Saint Ignatius College Prep: A Legacy of Preservation5 comments
The handsome architecture of the Saint Ignatius College Prep campus has always intrigued me. Located at 1076 West Roosevelt Road in West Town, the private Jesuit high school sits next to the equally impressive and historic Holy Family Catholic Church that catches the eye from many blocks away.
On a snowy day last February, my wish to take a peek behind the doors of this school was granted. I was given a tour thanks to a chance meeting with a school employee, and walked away extremely impressed by how this campus has endured and expanded over the years without losing its overall architectural grace and integrity. The original building stands beautifully restored, and does not appear at odds with the buildings added to the campus in more recent years. Seriously, how often does that happen? Our city is brimming with beautiful schools built in the early 20th century that stand awkwardly joined to Brutalist or Mid-Century Modern “new additions.” Somehow, Saint Ignatius made it through the ‘60s and ‘70s with its dignity intact.
The school’s main building is one of only five existing public buildings in Chicago that predate the Great Fire of 1871. This beautiful building is on the National Register of Historic Places and was designated a Chicago Landmark on March 1987.
The main building was designed by Canadian architect Toussaint Menard in Second Empire style, and opened in 1870. In its initial year, the student body was comprised of thirty-seven young men who had graduated from the eighth grade, the extent of formal education offered in the area at that time. The College offered a six-year program, four years of it in the “Academy” and two more in what we would today refer to as “collegiate studies.” Today, Saint Ignatius has grown to serve approximately 1400 students annually.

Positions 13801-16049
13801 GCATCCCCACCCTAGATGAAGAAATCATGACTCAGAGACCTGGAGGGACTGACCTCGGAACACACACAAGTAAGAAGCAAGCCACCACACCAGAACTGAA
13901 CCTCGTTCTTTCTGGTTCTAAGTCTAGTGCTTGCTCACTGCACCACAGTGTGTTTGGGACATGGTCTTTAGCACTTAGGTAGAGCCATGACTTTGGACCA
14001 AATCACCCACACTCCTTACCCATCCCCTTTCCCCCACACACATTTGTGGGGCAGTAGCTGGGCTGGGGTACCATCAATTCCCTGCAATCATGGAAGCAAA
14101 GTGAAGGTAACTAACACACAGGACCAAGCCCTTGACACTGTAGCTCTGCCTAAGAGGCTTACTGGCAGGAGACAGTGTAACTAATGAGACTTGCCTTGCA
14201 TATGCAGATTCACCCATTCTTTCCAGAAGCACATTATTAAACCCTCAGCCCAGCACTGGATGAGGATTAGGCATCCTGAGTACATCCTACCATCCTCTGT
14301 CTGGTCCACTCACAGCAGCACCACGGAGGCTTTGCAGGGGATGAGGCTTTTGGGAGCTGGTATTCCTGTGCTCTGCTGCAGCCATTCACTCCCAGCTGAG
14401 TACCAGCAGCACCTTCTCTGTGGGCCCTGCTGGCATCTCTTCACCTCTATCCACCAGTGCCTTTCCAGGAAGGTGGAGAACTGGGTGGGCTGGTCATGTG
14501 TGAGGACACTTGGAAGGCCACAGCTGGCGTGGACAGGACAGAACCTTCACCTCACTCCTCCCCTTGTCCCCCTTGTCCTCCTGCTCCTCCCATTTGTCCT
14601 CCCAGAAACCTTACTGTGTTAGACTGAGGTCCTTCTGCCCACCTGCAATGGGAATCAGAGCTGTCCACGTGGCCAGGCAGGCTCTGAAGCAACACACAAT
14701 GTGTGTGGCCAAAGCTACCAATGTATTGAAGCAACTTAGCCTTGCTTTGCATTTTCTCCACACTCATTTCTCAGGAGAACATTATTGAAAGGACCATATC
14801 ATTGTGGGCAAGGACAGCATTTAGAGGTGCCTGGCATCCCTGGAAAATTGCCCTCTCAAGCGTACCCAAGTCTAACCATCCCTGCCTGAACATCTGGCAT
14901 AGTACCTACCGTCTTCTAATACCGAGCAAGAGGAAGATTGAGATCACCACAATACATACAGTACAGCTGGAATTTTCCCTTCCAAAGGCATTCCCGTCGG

A crown jewel of the school’s main building is a spectacular Eastlake style meeting room/reception area on the fourth floor. It is known as “The Brunswick Room,” in honor of the corporation that donated $300,000 for the restoration of the space in 1985.
The Brunswick Room was originally constructed to serve as a museum. According to the school’s published account of its architectural history:
Following the Great Chicago Fire, Father Damen’s parish had furnished provisions and clothing for 10,000 destitute and famished sufferers, and Saint Ignatius housed Bishop Foley and displaced orphans from the State and Superior Orphanage until new homes could be built. After making Saint Ignatius his headquarters for six months, the bishop thanked Father Damen for his generosity by providing enough money to construct a museum to contain his extensive collections in ornithology, reptiles, shells, stones, minerals, and Indian artifacts.
Another highlight of the main building is the Gabriel and Rena Foglia Library, which was beautifully renovated in the late ‘80s. The renovation was funded by Pat and Vince Foglia, and named in honor of their parents.
Campus additions that were constructed after the original building include the Richard H. Driehaus “1895” Building (named after the local philanthropist who graduated from the school in 1960 and has contributed over $3,000,000 towards its ongoing restoration and expansion), the Chicago Walsh-Slattery Center, and the James and Genevieve McLaughlin Center.
Much of how the school’s architecture has evolved can be traced to the early ‘80s, when the school was in need of significant repair and restoration and it was necessary to make a decision about how the problems would be solved. In a 2007 article for Institute for Sacred Architecture website, Fr. Donald Rowe recalled the factors that influenced decisions made at this major turning point for Saint Ignatius: